If you saw what seems like an officer waving you down to pull over, would you pull over? If you are like many drivers, you would, perhaps out of worry about what might happen if you ignored the signal. What if you knew it was for the sake of a voluntary drugged and drunk driving survey?
The National Highway Traffic Safety Administration is responsible for a traffic safety survey that reportedly reflects trends about drivers' drug and alcohol use based on blood, breath and saliva tests. According to the government, driver information, even if it comes out as incriminating, won't be used against drivers in the form of DUI arrests.
Given the above information, would you volunteer for the NHTSA's tests? Debate among critics, including the ACLU, suggests that the matter is not so simple.
The survey sounds innocent enough, though it has still ignited controversy across the U.S. Critics of the anti-driving under the influence project point to recent violations of privacy by the government as reason to distrust this effort. How can anyone be confident that information will be kept private or that the feds will keep their word about not making a DUI or drug-related arrest?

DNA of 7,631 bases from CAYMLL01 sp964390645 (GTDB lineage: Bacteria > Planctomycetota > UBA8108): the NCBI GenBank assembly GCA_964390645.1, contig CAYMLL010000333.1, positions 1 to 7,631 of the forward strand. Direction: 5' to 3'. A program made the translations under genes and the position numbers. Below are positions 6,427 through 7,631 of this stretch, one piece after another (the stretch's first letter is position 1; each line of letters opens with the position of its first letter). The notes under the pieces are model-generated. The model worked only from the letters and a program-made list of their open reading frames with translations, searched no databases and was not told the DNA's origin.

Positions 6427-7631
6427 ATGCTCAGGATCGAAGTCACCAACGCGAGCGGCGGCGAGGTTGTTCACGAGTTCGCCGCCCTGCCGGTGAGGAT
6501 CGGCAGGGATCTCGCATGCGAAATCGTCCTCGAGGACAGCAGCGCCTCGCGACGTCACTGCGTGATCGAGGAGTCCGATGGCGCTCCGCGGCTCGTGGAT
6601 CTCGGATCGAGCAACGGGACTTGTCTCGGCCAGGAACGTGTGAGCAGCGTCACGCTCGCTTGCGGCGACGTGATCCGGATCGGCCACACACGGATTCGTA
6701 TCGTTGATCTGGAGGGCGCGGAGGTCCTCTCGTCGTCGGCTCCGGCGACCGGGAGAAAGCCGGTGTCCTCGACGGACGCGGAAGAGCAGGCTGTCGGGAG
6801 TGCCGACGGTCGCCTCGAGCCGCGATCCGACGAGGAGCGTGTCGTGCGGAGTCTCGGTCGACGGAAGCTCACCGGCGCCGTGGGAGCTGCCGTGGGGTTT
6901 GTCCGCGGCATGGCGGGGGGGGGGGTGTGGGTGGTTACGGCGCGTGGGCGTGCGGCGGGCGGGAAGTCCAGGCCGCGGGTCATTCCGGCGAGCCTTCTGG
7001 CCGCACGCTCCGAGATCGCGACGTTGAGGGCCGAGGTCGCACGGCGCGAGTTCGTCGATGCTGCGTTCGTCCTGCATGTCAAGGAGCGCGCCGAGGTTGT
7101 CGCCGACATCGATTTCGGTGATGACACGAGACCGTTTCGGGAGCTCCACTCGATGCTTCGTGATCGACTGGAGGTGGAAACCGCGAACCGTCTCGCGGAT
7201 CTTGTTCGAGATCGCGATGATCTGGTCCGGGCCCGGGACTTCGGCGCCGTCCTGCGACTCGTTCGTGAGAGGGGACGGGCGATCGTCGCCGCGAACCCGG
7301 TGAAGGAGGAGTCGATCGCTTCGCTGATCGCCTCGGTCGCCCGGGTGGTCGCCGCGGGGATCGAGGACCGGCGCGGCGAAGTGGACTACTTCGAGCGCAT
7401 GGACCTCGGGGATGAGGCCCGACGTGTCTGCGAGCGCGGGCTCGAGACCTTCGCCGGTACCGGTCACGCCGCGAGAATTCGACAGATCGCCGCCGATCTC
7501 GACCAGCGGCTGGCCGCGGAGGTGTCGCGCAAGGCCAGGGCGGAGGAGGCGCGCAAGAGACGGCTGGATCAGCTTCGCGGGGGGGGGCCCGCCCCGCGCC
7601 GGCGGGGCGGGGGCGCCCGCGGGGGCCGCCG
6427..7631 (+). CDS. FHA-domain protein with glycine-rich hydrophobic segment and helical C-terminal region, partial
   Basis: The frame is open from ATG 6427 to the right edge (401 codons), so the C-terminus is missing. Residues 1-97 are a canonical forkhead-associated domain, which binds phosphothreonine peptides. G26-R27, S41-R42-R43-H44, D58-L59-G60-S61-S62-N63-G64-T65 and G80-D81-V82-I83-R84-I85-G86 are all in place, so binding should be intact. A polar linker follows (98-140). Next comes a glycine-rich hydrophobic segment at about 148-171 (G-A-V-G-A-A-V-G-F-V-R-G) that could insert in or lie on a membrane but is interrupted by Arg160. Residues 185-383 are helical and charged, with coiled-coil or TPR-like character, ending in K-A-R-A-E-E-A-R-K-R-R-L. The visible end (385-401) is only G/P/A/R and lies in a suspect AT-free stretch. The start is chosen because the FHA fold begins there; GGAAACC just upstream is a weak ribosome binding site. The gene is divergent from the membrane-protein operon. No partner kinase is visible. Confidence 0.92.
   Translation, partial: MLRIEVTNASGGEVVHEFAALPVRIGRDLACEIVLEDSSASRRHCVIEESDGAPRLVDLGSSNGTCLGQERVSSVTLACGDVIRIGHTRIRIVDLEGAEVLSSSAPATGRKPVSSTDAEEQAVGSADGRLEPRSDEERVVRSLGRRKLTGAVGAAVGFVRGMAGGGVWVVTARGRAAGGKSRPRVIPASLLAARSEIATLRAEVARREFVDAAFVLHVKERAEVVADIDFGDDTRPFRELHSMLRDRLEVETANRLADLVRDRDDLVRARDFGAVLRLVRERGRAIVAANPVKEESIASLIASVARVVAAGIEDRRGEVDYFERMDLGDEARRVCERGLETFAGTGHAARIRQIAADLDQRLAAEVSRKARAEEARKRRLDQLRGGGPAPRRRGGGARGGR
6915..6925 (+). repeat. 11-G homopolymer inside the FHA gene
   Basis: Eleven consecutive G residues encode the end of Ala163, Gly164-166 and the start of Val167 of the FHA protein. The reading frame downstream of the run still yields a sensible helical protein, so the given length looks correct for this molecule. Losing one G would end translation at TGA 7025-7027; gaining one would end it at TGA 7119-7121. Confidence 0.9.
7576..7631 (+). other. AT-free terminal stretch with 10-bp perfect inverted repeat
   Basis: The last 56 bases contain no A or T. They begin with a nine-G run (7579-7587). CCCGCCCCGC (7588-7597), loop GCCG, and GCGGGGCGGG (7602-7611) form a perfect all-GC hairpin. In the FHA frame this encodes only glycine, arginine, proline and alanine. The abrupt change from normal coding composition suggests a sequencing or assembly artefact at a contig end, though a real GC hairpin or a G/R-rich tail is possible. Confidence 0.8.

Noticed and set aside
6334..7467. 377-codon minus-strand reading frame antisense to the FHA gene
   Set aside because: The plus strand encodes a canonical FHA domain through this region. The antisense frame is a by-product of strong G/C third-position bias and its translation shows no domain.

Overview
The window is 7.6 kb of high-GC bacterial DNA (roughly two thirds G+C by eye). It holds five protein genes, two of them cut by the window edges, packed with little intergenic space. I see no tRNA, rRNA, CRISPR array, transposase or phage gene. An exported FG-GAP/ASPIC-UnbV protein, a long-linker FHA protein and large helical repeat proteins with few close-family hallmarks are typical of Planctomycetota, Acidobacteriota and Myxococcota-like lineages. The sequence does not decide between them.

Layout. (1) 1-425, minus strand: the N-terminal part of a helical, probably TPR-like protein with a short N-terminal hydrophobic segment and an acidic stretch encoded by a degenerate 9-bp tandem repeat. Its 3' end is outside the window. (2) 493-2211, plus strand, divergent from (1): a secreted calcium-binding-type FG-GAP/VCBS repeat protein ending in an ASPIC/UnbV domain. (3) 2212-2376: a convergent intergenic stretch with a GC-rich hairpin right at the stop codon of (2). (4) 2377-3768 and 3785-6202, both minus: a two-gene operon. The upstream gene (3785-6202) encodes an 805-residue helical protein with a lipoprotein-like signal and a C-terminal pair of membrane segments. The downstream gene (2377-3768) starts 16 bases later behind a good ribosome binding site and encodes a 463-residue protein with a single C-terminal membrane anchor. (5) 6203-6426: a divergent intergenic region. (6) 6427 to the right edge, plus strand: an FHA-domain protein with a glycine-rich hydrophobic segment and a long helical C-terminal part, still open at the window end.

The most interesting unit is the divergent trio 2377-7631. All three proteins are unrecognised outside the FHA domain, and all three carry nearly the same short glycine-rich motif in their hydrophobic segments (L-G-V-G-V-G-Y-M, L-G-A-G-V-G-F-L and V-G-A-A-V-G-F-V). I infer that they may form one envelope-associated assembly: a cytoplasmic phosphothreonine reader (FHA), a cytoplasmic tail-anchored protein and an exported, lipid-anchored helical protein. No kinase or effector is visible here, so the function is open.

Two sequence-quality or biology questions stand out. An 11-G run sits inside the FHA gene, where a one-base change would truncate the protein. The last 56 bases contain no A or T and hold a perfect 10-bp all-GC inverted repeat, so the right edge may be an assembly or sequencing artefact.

People like to believe that law enforcement and the government in general is on their side. That can be a dangerous assumption in any situation involving possible incriminating evidence and criminal charges. A criminal defense lawyer is someone who can be trusted to be on someone's side and have his or her best interests in mind.
Source: USA Today, "Voluntary government checkpoints spark backlash," Larry Copeland, Jan. 7, 2014